Leatherwolf is a six-piece Heavy/Power Metal band known for having a Triple Axe Attack, even using that as part of their social media account names. Formed in 1981, they’ve been rocking stages internationally for decades. They had a brief hiatus in the mid-late 90s, returning to full strength in 1999 and remaining active until now. With over four decades of experience, Leatherwolf knows how to craft an album with epic guitars and stunning rhythms. Vocally, they run primarily clean but have a lot of grit and distortion added in to give the songs a rough, heavier edge. This is Heavy Metal in its’ purest form.
- Keith Adamiak – Vocals
- Luke Man – Guitars
- Rob Math – Guitars
- Wayne Findlay – Guitars/Keyboards
- Brice Snyder – Bass
- Dean “Drum Machine” Roberts – Drums
November 11, 2022, via Rock Of Angels Records https://roar.gr/
- Hit The Dirt
- Kill The Hunted
- The Henchman
- (Evil) Empires Fall
- Road Rage
- Lights Out Again
Leatherwolf loves a nice, chugging riff. “Hit The Dirt” fades in with the riff and some killer lead work, only to go full force less than 30 seconds in. The rhythm has a cool, galloping pattern to support that heavy riff, and the vocals have plenty of grit to give a harsher feel to the track. The clean backing vocals have a good contrast to the gritty lead vocals. The solos trade-off well and shift from melodic to shreddy on a dime. Regardless of the length of time in the band, there is no doubt that these guys are all very skilled musicians and have come together for a love of guitar-driven metal.
“Nobody” is more melodic at the beginning, going more for tone over speed. The veiled reference to David Bowie is not lost on me, especially as the song continues, shifting finally to the man who saved the world. The drum phrases in the chorus are absolutely awesome. I love the tempo and the pattern. It has a killer, complex phrasing that makes me want to grab my air drumsticks and try to follow along. I don’t have a favorite instrument, but I do have some songs that make me respect a certain one more than others. This is a drum song, much like “The Black Horsemen” in Abigail from King Diamond or almost everything by Rush.
The opening to the title track is beastly! Those guitars coming in one at a time, sharing the riff, but playing it differently, really hit well. The bass comes through a lot more on this track, and the layered keyboards add a lot of texture to the song. Going back to more melodic, “Only the Wicked” has a heavy riff for the musical interludes but gets seriously melodic for the verses and chorus. One of the best features of this song is Keith’s climbing notes and deliciously slow warbles. This is his song to shine, and he does so well, simultaneously showing off his breath and vocal control.
“Madhouse” and “Medusa” both have killer riffs. This band’s guitar harmonies are seriously good, especially when you add a lead, sometimes two, over those heavy riffs. Meanwhile, you have Bruce and Dean piloting the songs like a fighter jet during evasive maneuvers. The “Medusa” riff has a similar pattern to “Walk With Me In Hell” from Lamb Of God. The song itself is nothing like that, but the riff has a passing similarity, which is more than okay because I think both pieces are freaking awesome!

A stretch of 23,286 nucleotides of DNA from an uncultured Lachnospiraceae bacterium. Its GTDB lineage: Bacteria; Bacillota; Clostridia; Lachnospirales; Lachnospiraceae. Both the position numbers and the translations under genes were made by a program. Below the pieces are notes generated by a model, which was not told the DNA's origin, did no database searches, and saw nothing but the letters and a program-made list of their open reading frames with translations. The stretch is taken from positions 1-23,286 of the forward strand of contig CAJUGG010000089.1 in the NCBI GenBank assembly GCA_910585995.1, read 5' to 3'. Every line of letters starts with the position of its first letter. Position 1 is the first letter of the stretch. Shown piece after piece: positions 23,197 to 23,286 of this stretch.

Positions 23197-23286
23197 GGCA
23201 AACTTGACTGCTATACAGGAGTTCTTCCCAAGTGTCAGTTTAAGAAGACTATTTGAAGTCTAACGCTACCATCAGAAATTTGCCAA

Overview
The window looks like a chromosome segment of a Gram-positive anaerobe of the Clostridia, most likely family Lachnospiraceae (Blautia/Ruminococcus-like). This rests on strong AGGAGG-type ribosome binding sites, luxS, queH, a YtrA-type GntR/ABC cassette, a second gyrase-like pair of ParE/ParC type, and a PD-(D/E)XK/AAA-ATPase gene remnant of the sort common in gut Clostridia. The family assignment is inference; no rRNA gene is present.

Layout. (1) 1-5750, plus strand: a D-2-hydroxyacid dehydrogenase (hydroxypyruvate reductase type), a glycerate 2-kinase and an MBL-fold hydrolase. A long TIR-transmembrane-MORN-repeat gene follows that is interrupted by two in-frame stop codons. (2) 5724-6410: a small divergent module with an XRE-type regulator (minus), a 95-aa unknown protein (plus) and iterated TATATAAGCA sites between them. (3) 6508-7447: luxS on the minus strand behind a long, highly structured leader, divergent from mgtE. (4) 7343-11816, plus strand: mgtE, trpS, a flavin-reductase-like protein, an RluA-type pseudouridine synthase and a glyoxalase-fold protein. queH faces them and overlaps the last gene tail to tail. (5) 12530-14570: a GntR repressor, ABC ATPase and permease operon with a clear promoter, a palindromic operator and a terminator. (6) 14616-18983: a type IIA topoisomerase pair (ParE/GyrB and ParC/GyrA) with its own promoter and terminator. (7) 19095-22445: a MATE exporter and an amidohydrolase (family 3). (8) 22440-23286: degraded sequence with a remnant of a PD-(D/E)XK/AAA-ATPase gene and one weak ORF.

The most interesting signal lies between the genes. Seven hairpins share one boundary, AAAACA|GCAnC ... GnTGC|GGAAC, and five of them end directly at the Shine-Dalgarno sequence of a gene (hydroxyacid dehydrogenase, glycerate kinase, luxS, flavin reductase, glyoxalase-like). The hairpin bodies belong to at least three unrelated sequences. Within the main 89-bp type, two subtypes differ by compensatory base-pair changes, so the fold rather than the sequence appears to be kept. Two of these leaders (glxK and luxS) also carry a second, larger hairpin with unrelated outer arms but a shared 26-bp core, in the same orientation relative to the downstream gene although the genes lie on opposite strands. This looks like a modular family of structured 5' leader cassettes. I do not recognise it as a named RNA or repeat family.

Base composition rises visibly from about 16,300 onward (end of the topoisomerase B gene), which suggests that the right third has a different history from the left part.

“The Henchman” gives me more of a Power Metal vibe. It also has a bit of a Power Ballad feel to the intro, especially with the vocal delivery. This is the longest song, running well over six minutes and shifting from the opening ballad feel to a massively heavy riff for the song’s main body. It’s also more fantasy themed, stepping farther into the Power Metal realm with that. The tempo and pattern shifts have a distinct Progressive Metal feel. The bass and drum leads are additional nods to Power Metal in this track. It is a well-done song with a lot to love!
“(Evil) Empires Fall” has an excellent, bluesy feel. The riff and rhythm have a really cool phrasing, going deep into the bluesy tones but maintaining all the heaviness of having three guitars building a wall of sound. There are some nice harmonized backing vocals on this track, showing even more depth to the Leatherwolf’s overall sound. Not to worry, though, “Road Rage” gets right back to the heavy rhythms. The last song lets you catch your breath; now it is time to rock again!
For more complex compositional badassery, check out “Lights Out Again.” The muted riff with the variable leads is pretty wild and a joy to hear. The solos are fast and use both harmonized and individual phrases for the ears to hear. It’s another song that makes you realize three guitarists can be heavy yet fun. The way they play off each other is actually fun to listen to. It’s not all power and domination; some of it is almost delicate, balanced precisely at specific points of the song.
The album concludes with “Enslaved,” another of their heavier songs, though they do mix in some nice melodic phrases in places. The vocals, like the lyrics, are meant to be harsh and rough on the ears. The rhythm is excellent, hammering out a beautiful tempo for the dark lyrics, the heavy riff, and the intricate lead work throughout the song. The solos fit well in the overall song, adding some extra tension with plenty of stress built into the music and lyrics.
Leatherwolf has been around the clock and the world a time or two. They’ve written some excellent new songs and put them on this record, showing they have not been sitting idly around, waiting for things to get back to normal. One of the singles, “The Henchman,” shows it was released in 2019, not long before the world decided to stand still for almost two years. They took that time to regroup and hammer out an excellent album. Kill the Hunted is 11 well-written songs that show there is a lot left this band wants to say. I hope their voice continues for at least another ten years!
- Guitars – 10
- Rhythms – 10
- Vocals – 9
- Songwriting – 9
- Production – 9
- Overall – 9.40